Language is a uniquely human faculty. It is true that all animals communicate with each other through sounds, smell and body language. But by definition this sort of communication is not language. Simply put, language is defined as words linked to objects and concepts. The words in turn can be chained into sentences that follow grammatical rules. Some species like parrots and chimpanzees can be trained to understand sentences used by humans. However, this is a one way communication they could not reciprocally ‘speak’ or express themselves in a broad range. What gave rise to language in humans is the need to represent human ‘action’. Beyond this utilitarian purpose, through evolutionary mechanisms language has now developed into a tool for imagination and abstract thought.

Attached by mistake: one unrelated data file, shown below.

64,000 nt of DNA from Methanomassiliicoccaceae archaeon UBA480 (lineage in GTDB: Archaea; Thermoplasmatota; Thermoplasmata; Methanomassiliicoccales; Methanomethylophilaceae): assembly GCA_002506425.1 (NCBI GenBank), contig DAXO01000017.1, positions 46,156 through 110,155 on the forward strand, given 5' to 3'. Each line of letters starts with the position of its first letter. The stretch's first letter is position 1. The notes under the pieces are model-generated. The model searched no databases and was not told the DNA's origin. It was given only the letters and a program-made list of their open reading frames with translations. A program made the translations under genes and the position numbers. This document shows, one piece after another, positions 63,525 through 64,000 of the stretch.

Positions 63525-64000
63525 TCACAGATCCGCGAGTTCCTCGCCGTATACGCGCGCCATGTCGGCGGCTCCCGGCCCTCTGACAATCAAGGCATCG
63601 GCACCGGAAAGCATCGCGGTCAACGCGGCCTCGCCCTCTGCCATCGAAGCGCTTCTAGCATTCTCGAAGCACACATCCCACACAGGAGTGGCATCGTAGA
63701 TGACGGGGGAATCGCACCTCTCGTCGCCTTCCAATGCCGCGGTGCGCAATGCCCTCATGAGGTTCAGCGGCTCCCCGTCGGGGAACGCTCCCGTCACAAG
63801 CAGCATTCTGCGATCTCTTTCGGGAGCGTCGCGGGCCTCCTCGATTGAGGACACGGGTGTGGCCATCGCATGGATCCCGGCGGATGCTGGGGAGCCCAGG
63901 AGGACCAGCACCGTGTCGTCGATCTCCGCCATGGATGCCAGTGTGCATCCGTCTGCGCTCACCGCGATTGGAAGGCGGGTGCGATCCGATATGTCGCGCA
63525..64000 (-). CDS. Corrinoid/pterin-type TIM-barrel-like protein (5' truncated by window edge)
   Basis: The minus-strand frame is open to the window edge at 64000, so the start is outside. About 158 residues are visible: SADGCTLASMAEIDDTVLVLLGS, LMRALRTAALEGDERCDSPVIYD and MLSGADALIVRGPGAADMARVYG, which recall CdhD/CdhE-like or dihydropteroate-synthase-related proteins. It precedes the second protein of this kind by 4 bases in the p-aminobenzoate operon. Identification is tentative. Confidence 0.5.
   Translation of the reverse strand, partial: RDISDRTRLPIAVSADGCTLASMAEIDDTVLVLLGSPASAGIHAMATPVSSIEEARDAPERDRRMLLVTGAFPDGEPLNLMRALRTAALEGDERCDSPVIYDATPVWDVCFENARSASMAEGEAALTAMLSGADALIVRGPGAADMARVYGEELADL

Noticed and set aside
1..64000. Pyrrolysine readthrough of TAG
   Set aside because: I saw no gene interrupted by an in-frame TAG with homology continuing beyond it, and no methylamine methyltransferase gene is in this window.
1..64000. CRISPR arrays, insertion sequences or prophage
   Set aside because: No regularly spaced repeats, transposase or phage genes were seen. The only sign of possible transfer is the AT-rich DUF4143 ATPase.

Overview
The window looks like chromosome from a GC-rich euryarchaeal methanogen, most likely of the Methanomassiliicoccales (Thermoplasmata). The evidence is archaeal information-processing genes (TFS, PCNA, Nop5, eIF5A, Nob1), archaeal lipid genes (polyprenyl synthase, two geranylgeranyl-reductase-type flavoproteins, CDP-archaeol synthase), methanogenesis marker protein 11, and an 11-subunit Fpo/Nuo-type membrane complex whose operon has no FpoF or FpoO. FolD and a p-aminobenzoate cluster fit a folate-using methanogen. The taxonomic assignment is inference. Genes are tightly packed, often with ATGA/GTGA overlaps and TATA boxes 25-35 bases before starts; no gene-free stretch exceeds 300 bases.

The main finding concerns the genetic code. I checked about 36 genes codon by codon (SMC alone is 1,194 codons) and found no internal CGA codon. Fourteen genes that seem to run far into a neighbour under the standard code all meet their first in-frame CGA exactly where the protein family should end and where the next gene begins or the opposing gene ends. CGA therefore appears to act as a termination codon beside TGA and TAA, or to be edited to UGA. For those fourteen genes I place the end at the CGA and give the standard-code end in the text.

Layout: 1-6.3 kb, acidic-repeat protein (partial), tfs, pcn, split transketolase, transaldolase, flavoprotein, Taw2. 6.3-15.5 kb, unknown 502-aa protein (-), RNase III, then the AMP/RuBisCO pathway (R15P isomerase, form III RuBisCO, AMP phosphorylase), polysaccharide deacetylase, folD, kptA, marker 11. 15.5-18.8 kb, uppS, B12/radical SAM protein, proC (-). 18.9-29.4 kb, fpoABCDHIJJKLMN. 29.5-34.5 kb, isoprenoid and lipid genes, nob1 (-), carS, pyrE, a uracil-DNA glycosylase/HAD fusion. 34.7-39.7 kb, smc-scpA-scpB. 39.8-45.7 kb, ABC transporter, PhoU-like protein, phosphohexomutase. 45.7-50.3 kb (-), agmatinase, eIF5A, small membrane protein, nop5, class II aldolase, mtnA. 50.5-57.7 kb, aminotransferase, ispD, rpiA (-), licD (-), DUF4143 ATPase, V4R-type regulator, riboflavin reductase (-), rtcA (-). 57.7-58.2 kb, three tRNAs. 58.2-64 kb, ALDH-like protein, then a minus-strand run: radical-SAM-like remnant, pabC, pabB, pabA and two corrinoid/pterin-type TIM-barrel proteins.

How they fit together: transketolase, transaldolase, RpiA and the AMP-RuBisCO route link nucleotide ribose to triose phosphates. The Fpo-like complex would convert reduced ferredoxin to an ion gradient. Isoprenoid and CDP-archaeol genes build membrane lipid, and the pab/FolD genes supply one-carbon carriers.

Several species of whales, monkeys, birds and lizards have been shown to communicate using their language of signals. Yet, this sensory based communication cannot be considered language. A language system is identified through the components of words, logical phrases, complete sentences and a set of grammar rules. While surely parrots can memorize hundreds of words and phrases, they are incapable of making sentences on their own. Likewise the intellectual capacities of higher apes are not sufficient for them to imagine through the use of language. To this extent, language is a uniquely human feature. Our language allows us to write sublime poetry, just as it allows us to write nonsensical (yet grammatically correct) sentences.
Goldman, Jason G. (7th October 2012) Is Language Unique to Humans? taken from: http://www.bbc.com/future/story/20121016-is-language-unique-to-humans/all on 10th March 2013.